Sex Differences in Clinical Outcomes Following Surgical Treatment of Femoroacetabular Impingement

J Bone Joint Surg Am. 2021 Mar 3;103(5):415-423. doi: 10.2106/JBJS.20.00394.


Background: Sex-based differences in clinical outcomes following surgical treatment of femoroacetabular impingement remain largely uncharacterized; this prospective, multicenter study evaluated these differences both directly and adjusted for covariates.

Methods: Hips undergoing surgical treatment of symptomatic femoroacetabular impingement were prospectively enrolled in a multicenter cohort. Patient demographics, radiographic parameters, intraoperatively assessed disease severity, and history of surgical procedures, as well as patient-reported outcome measures, were collected preoperatively and at a mean follow-up of 4.3 years. A total of 621 (81.6%) of 761 enrolled hips met the minimum 1 year of follow-up and were included in the analysis; 56.7% of analyzed hips were female. Univariate and multivariable statistics were utilized to assess the direct and adjusted differences in outcomes, respectively.

Results: Male hips had greater body mass index and larger α angles. Female hips had significantly lower preoperative and postoperative scores across most patient-reported outcome measures, but also had greater improvement from preoperatively to postoperatively. The preoperative differences between sexes exceeded the threshold for the minimal clinically important difference of the modified Harris hip score (mHHS) and all Hip disability and Osteoarthritis Outcome Score (HOOS) domains except quality of life. Preoperative sex differences in mHHS, all HOOS domains, and Short Form-12 Health Survey physical function component score were greater than the postoperative differences. A greater proportion of female hips achieved the minimal clinically important difference for the mHHS, but male hips were more likely to meet the patient acceptable symptom state for this outcome. After adjusting for relevant covariates with use of multiple regression analysis, sex was not identified as an independent predictor of any outcome. Preoperative patient-reported outcome scores were a strong and highly significant predictor of all outcomes.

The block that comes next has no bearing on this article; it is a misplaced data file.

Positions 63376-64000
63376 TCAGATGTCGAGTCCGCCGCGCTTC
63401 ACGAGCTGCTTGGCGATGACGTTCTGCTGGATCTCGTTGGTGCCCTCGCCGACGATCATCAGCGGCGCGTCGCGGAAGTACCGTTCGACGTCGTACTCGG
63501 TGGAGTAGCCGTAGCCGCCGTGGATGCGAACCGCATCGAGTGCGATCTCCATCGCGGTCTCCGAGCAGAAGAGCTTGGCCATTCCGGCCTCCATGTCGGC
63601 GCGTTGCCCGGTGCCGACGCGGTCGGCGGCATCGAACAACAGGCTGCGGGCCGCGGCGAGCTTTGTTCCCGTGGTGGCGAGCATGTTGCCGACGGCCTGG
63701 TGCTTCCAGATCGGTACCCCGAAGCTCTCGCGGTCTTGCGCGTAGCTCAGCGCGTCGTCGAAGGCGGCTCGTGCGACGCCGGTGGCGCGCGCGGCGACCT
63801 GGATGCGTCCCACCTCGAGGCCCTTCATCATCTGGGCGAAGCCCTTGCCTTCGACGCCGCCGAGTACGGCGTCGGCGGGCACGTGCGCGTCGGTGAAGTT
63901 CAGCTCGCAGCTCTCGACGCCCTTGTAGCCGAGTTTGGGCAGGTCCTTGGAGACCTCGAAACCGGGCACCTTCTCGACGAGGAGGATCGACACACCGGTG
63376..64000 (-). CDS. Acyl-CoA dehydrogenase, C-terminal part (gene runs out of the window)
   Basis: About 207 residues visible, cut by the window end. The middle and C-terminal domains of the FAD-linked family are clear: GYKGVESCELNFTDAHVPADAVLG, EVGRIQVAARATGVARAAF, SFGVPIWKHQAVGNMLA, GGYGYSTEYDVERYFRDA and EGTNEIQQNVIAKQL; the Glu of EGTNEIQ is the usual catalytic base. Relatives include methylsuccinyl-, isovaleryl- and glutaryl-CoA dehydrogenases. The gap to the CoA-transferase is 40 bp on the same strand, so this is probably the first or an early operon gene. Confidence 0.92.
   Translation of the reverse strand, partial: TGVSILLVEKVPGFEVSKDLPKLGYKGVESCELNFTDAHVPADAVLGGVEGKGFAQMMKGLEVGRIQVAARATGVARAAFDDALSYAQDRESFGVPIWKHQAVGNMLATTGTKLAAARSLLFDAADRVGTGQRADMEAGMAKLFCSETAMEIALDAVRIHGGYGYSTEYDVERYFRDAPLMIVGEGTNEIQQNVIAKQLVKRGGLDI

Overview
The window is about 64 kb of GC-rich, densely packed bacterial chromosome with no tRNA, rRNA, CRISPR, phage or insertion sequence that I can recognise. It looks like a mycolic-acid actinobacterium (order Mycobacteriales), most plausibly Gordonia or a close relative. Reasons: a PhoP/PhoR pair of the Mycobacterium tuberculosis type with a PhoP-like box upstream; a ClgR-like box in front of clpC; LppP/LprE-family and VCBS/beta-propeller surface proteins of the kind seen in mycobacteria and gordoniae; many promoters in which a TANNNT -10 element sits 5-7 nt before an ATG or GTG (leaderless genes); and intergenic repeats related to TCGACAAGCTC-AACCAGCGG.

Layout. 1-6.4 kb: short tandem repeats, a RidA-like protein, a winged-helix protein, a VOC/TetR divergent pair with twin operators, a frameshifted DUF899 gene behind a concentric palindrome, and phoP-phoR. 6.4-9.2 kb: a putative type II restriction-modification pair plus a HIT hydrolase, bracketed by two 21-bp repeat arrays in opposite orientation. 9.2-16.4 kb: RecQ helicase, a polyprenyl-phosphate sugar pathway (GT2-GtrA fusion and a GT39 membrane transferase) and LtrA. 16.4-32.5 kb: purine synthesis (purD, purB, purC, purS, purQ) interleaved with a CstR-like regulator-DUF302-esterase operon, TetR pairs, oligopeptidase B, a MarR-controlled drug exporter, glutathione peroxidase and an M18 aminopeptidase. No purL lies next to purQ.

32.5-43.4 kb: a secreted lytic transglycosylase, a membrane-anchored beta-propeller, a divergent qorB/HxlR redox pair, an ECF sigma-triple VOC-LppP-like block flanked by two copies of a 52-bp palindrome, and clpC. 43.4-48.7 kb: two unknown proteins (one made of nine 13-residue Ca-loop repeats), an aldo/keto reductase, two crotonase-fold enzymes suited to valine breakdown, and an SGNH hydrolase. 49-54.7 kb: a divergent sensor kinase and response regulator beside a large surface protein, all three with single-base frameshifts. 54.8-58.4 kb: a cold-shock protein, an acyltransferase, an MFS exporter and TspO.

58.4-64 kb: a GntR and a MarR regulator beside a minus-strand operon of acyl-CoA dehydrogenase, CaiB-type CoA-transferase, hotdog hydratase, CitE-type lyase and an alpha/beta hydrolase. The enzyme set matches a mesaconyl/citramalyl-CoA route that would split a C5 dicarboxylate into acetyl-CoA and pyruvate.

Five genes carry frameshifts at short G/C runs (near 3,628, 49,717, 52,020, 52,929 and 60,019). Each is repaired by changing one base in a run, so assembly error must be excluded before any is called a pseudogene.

Conclusions: Significant differences in clinical outcomes were observed between sexes in a large cohort of hips undergoing surgical treatment of femoroacetabular impingement. Despite female hips exhibiting lower baseline scores, sex was not an independent predictor of outcome or reoperation.

Level of evidence: Prognostic Level II. See Instructions for Authors for a complete description of levels of evidence.

Publication types

  • Multicenter Study

MeSH terms

  • Activities of Daily Living*
  • Adult
  • Arthroscopy / methods*
  • Female
  • Femoracetabular Impingement / psychology
  • Femoracetabular Impingement / surgery*
  • Follow-Up Studies
  • Hip Joint / surgery*
  • Humans
  • Male
  • Patient Reported Outcome Measures*
  • Postoperative Period
  • Prognosis
  • Prospective Studies
  • Quality of Life*
  • Treatment Outcome